Another colleague, Adolph Kussmaul, actually performed the first successful esophagoscopy on the visiting sword swallower using a rudimentary endoscope (basically a straight tube), mirrors, and a gas lamp for illumination. The results were a bit disappointing because of the poor illumination, but it did lead to further improvements in the technique.
A famous sword and snake swallower of the mid-1800s, called Sallementro, claimed he learned his art at 17 from a friend; it took him three months. He tried starting with full-sized swords, but discovered “it made my swallow sore, very sore, and I used lemon and sugar to cure it.” Apparently he was unable to eat anything, and subsisted on a liquid diet for two months until he’d mastered the trick. Knives, he found, were easier than swords because of the shorter length. “It was tight at first, and I kept pushing it down further and further.” He recommended resisting the urge to cough (duh), and also oiled the blade to reduce the abrasion as it slides down the throat.
Snakes proved less tricky, although Sallementro was careful to “cut the stingers out, ‘cos it might hurt you.” He used 18-inch serpents, cleaned by scraping them with a cloth because otherwise the things tasted nasty. Unlike swords, snakes are quite helpful to the process, naturally inclined to seek out a dark hole down which to disappear — unless the swallower coughs too much, in which case the snake seeks to escape back up the hatch. Sallementro said that swallowing snakes “tickles a little, but it don’t make you want to retch.” Speak for yourself, buddy.
Like Sallementro, Witcombe and Meyer’s study found that many of the respondents had desensitized their gag reflex by starting with smaller objects and increasing the size over time. They started with their own fingers, then upgraded to spoons, paint brushes, knitting needles, bent wire coat hangers, and so forth, before attempting short knife blades and, finally, swords.
Per Cecil Adams of Straight Dope fame, I learned that Dan Mannix, a retired carnival sword and flame swallower, wrote a memoir of his experiences in 1951, and reported that he definitely threw up the first few times he tried to overcome the involuntary gag reflex. Then he struggled with getting a sword down his throat because he couldn’t… quite… relax. (Hmmm. Wonder why?) Eventually he succeeded, but said that he had to bend forward a bit halfway through the sword’s passage to get it past his Adam’s apple. He also occasionally struck his own breast bone with the sword, which apparently felt like a blow to the solar plexus, from the inside.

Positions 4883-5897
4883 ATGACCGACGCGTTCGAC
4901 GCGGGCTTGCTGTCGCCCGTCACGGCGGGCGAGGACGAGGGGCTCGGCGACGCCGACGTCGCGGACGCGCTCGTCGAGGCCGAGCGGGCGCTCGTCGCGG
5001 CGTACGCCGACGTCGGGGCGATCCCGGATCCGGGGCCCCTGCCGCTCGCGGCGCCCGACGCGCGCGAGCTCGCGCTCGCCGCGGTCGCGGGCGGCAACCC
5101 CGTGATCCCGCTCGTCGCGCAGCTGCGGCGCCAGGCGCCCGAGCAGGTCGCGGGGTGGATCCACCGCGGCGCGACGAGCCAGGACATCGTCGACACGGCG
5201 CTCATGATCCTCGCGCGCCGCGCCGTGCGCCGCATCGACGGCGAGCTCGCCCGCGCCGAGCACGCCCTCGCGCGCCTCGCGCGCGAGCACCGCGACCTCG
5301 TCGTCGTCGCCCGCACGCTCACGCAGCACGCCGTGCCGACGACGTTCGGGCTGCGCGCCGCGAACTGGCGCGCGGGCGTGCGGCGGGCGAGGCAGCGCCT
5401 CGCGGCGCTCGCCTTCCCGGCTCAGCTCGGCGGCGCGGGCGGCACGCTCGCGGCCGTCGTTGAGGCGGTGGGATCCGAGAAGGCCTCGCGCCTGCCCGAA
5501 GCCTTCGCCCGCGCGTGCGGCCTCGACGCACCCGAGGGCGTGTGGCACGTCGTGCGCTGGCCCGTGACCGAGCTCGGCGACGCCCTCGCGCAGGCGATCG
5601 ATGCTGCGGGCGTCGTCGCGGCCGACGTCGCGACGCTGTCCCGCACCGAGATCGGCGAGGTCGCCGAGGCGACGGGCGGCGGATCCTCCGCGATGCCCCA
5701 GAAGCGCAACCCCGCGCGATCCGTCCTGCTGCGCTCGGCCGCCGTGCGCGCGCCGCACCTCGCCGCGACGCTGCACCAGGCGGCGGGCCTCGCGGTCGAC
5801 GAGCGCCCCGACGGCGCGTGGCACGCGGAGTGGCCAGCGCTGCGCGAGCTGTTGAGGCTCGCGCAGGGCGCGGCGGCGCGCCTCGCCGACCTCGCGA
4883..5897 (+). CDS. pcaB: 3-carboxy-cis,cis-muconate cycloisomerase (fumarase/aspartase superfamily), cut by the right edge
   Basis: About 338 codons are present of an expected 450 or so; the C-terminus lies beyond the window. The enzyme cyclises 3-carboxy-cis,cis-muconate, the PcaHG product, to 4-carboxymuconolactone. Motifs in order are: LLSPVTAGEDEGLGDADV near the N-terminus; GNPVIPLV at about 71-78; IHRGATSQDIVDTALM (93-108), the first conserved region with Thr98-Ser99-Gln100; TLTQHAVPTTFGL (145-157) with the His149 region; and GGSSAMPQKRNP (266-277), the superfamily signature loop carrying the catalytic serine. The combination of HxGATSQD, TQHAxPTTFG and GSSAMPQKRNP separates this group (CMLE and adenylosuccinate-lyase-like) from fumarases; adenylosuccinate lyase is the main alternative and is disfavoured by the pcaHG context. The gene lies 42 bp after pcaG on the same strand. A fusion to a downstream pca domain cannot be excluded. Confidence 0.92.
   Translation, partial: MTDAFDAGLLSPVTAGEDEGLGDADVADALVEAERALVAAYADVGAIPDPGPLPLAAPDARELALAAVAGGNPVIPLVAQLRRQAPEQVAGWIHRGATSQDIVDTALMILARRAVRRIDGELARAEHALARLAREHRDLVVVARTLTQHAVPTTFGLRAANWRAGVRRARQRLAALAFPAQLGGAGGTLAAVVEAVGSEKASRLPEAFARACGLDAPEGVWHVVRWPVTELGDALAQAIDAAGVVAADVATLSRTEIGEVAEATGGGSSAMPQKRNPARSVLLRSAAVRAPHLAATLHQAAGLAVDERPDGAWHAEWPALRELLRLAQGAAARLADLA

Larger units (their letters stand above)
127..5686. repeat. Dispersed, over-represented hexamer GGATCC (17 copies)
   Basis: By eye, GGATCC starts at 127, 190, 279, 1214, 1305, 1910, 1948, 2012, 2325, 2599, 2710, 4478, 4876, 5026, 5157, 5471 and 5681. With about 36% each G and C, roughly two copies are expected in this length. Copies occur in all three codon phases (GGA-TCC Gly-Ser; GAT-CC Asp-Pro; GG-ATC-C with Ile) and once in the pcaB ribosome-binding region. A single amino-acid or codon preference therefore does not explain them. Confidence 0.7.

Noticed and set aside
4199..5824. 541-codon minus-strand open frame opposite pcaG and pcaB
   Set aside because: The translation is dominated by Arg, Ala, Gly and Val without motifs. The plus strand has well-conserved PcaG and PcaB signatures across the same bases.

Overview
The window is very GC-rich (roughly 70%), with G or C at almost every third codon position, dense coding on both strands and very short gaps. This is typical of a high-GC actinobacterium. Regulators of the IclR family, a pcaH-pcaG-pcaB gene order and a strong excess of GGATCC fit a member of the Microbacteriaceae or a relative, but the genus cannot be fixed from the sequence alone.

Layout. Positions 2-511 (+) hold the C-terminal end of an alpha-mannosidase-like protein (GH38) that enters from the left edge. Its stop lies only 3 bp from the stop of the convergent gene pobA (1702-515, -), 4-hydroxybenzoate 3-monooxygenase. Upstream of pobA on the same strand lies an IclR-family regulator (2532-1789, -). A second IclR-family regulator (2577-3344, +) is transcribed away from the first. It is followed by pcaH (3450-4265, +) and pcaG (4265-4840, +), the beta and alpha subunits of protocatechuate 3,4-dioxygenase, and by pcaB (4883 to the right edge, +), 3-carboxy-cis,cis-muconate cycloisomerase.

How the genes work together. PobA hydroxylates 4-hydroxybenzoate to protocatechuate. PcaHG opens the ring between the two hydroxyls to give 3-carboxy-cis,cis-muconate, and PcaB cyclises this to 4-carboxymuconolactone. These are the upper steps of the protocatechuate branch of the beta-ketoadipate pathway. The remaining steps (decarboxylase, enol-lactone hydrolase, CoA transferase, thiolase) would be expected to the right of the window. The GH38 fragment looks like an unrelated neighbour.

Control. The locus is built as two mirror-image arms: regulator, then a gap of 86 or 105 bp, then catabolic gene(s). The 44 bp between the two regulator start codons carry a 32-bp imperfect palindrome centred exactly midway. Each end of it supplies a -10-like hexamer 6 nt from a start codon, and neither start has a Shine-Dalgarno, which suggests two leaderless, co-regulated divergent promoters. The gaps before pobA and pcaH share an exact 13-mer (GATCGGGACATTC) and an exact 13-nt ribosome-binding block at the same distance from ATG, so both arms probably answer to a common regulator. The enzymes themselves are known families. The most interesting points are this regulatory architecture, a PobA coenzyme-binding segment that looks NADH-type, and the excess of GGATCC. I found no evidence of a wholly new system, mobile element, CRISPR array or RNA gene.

Many have emulated Sallementro and figured out that lubricating the blades with saliva or butter made it easier to slide them down their throats, although one admitted to retiring from the sport after developing a chronic “dry mouth” condition. The sides of the swords aren’t sharp, but the tips are, as those who suffered ruptured stomachs (with the resulting peritonitis) can attest.
Adams — recognizing that there’s always someone stupid enough to try this sort of thing at home, despite cautionary words — recommends wiping the blade before and after swallowing: the first, to remove any dust which could trigger the gag reflex, and afterwards to remove stomach acid, which could corrode the blade’s metal. (Neon tubes have an added risk of shattering inside the throat, with seriously disabling and sometimes fatal effects.)
Jen-Luc Piquant thinks she’ll take a pass on participating in this decidedly quirky skill. But those those with a penchant for showy, yet dangerous hobbies like this might want to join Meyer on February 25, when he’ll be performing at Ripley’s Believe It Or Not! in Orlando, Florida., to mark World Sword Swallower’s Day.
This is an updated version of a post that originally appeared on the archived blog in 2007.